The album that many have hailed as both The Beatles' and pop music's masterpiece was unleashed onto the public on this day in 1967.
If you want to do some quick reading on it, here's Pitchfork's review of the digitally remastered Pepper, and here's Slate's (truly insightful) commemoration of the 40th anniversary of the album's release.
Excerpt from the former:
Lyrically, it's an atypical way to usher in the Summer of Love, but musically, the record is wildly inventive, built on double-tracking, tape effects, and studio technology. The dream-like haze of "Lucy in the Sky With Diamonds", the fairground, sawdust feel of "Mr. Kite", and the cavalcade of sound effects at the end of "Good Morning Good Morning" were the most demonstrative sounds on the record, but otherwise benign passages were also steeped in innovation, whether recording from the inside of a brass instrument or plugging instruments directly into the sound board instead of capturing them through mics.
Almost everything done on Sgt. Pepper's turned out to be new and forward-thinking, from the iconic record sleeve to the totemic ending to "A Day in the Life". There are very few moments in pop music history in which you can mark a clear before and after, in which almost everything changed. In the UK, it's arguably happened only five times, and on just four instances in the U.S. (Thriller here; acid house and punk there, and Elvis everywhere, of course); in both nations, the Beatles launched two of those moments.
Excerpt from the latter:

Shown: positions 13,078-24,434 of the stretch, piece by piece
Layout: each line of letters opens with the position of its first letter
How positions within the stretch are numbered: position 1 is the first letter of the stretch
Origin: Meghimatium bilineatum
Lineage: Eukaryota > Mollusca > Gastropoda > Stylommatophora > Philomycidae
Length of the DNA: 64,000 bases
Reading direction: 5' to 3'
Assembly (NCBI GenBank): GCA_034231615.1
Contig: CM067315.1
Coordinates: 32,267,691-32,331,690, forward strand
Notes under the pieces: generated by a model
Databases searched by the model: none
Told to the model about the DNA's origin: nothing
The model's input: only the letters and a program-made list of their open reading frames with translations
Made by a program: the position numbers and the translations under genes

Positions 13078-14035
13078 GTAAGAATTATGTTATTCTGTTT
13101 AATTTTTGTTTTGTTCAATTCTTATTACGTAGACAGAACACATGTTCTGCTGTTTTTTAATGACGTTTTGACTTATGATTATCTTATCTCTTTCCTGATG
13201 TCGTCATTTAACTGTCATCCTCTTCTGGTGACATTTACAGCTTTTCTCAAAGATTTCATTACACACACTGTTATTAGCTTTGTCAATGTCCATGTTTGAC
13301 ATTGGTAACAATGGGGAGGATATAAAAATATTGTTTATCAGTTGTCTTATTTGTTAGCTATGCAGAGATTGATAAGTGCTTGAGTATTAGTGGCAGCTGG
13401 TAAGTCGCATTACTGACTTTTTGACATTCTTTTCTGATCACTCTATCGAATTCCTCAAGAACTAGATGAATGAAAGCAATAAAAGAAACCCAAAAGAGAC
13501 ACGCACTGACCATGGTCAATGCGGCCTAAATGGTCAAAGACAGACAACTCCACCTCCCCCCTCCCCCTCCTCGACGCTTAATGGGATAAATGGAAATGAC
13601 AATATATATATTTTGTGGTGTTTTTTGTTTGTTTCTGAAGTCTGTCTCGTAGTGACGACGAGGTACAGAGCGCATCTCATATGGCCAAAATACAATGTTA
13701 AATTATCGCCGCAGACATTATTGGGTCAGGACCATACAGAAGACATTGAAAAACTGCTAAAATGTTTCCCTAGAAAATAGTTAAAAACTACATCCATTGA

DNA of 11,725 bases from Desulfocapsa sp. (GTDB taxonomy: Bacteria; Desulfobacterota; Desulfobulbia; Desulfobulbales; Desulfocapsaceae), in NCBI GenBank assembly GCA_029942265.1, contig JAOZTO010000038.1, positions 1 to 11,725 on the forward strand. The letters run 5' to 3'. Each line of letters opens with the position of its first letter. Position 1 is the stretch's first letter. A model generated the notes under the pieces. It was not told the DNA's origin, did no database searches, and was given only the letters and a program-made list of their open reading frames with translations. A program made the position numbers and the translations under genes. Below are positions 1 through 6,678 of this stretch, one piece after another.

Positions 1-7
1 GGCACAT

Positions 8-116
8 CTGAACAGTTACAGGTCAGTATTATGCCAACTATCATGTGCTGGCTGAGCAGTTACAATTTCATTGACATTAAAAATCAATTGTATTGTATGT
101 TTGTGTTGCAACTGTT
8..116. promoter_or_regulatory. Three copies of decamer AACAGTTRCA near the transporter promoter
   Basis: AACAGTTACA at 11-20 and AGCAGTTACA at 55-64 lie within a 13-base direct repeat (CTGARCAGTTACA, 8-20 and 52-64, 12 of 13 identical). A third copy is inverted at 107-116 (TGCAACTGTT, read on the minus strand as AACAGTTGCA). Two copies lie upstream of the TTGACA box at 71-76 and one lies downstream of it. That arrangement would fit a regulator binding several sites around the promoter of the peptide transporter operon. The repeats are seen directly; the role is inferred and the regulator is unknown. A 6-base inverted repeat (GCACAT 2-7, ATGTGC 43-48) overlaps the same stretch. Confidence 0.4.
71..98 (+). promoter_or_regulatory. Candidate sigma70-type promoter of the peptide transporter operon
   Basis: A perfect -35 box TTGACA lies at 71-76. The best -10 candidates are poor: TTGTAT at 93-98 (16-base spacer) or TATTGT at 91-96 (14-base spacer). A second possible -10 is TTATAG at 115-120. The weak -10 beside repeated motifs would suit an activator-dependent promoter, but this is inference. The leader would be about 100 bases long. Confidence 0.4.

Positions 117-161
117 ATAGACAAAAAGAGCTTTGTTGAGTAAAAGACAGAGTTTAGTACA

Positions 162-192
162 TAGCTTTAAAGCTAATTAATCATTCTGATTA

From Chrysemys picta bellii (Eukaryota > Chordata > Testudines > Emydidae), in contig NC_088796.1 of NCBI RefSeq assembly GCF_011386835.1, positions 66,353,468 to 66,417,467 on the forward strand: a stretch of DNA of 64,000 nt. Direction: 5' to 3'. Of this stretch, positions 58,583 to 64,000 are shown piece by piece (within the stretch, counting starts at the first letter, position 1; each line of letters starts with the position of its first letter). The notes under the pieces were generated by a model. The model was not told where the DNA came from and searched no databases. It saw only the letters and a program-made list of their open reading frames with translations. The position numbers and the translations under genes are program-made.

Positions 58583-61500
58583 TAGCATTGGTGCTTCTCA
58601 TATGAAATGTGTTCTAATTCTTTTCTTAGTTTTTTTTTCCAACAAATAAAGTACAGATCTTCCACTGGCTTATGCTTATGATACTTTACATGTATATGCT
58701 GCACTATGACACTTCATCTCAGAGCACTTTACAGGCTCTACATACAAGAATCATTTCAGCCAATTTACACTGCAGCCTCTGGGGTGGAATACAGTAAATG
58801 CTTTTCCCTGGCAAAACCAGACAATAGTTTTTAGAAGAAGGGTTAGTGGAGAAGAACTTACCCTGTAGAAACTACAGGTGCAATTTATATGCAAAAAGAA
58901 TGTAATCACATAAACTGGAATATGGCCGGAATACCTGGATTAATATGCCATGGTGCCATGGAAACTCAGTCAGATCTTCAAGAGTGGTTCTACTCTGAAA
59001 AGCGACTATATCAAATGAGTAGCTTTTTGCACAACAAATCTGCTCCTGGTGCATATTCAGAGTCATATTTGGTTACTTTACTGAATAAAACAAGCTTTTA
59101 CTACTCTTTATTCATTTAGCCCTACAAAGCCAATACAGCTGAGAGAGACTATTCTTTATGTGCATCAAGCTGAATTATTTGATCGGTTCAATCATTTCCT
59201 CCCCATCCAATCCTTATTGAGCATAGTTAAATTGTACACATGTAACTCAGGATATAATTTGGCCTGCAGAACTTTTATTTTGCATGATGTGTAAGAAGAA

If Sgt. Pepper's Lonely Hearts Club Band doesn't have a concept, it does have a theme. It's a record about England in the midst of whirling change, a humorous, sympathetic chronicle of an old culture convulsed by the shock of the new—by new music and new mores, by rising hemlines and lengthening hair and crumbling caste systems. In short, it's a record about the transformations that the Beatles themselves, more than anyone else, were galvanizing. Playing Sgt. Pepper's for the umpteenth time, you marvel at what generous-spirited revolutionaries the Beatles were. Compare the "Don't trust anyone over 30" rhetoric of the Beatles' 1960s fellow travelers to "When I'm 64," the sweetest song about old age ever created by a rock group. Then there's "She's Leaving Home," which hitches one of McCartney's prettiest melodies to a lyric that sympathizes on both sides of the generation gap—with the runaway girl who is "meeting a man from the motor trade," and with her grief-stricken parents: "We gave her most of our lives/ Sacrificed most of our lives/ We gave her everything money could buy." It's a remarkable feat of the artistic imagination, but it may as well have been reportage: Many British parents were saying such things back in the spring before the Summer of Love. Forty years later, if you listen closely, you can hear what Sgt. Pepper's Lonely Hearts Club Band sounded like that morning at Mama Cass' flat in England in 1967. It sounds like England, in 1967.